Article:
review - punch! 1.2
Game Info: Title: Punch! 1.2 By: smaksak Topic: http://forums.gamemaker.nl/index.php? showtopic=246201 Rating:
Graphics: 4/5 | Sound: 4/5 | Gameplay: 4/5 | Replay Value: 4/5
Written by gmjab
Review: Punch is one of the first GM games of its kind, yes its a boxing game and a very well done one at that. Punch is a multi player boxing game which all you have to do is fight each other to win. There is not really a goal to this game besides wining a boxing round, so this could be a improvement point. I found the graphics where quite well done and I noticed it has blood particle effects when punching your opponent, Punch has a nice well done menu system with tool tips and it even lets you choose your players color, name and life. One point about the menu is that as you move your mouse closer to the buttons, the buttons fade in. This is very nice and I haven't seen another game do that yet. Punch had some quite fitting music and sound FX for the menu and game. I did find the controls of Punch a bit confusing at first but you can used to it after some time. When starting a game I didn't see the point of the block objects that you have to jump over, but then again, these blocks would be useful when trying to hide/run from your opponent. Once you play the game you will at least come back to it once, I came back and played it a further 4 times. During the game I found no bugs at all so this another great point about this game. I'm sure that this game maybe the first of many new boxing games that may come out eventually, but I have to say that this is a one of a kind and should not be over looked by anyone. There are not very many improvements I can offer to this game but I would like to see the following: - Punch force effect - Nicer game GUI - Single player mode to verse a computer - Making it a online game Control customizing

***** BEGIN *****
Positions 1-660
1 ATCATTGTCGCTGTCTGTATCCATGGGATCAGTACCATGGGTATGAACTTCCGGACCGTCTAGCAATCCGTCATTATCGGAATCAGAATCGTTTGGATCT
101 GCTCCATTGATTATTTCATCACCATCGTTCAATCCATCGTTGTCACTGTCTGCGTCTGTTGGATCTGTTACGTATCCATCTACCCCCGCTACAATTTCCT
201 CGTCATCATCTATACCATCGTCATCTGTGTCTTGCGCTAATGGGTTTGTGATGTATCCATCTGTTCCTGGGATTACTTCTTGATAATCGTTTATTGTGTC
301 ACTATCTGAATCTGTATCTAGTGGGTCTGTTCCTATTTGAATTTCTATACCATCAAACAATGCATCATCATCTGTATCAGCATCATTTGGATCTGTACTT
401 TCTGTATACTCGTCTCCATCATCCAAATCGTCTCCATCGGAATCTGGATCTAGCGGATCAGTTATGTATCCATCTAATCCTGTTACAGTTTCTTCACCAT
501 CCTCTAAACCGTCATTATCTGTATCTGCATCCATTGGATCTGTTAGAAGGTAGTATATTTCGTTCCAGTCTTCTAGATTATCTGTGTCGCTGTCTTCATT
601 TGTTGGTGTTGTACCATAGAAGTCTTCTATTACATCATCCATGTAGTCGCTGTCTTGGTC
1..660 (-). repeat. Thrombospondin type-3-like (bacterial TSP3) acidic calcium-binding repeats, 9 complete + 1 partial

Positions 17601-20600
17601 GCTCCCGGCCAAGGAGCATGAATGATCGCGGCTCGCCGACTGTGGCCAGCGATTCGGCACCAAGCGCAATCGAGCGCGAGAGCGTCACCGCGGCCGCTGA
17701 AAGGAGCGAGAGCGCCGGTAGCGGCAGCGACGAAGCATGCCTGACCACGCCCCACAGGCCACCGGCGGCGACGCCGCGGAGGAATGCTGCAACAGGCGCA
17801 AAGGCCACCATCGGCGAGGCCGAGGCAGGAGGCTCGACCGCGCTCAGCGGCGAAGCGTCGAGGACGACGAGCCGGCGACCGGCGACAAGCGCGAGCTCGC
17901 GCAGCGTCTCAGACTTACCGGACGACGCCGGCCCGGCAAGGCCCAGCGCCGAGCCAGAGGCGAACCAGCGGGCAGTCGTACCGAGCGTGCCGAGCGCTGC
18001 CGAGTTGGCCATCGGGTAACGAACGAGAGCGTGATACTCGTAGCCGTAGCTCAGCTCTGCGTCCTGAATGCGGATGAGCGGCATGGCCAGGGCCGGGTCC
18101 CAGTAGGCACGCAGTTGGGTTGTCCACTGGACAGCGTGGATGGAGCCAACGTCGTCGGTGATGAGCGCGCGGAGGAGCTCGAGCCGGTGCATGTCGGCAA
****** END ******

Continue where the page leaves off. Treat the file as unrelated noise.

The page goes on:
review - cannonball
Game Info: Title: CannonBall By: not_patrick Topic: http://forums.gamemaker.nl/index.php? showtopic=250964 Rating:
Graphics: 3/5 | Sound: 5/5 | Gameplay: 5/5 | Replay Value: 3/5
Written by gmjab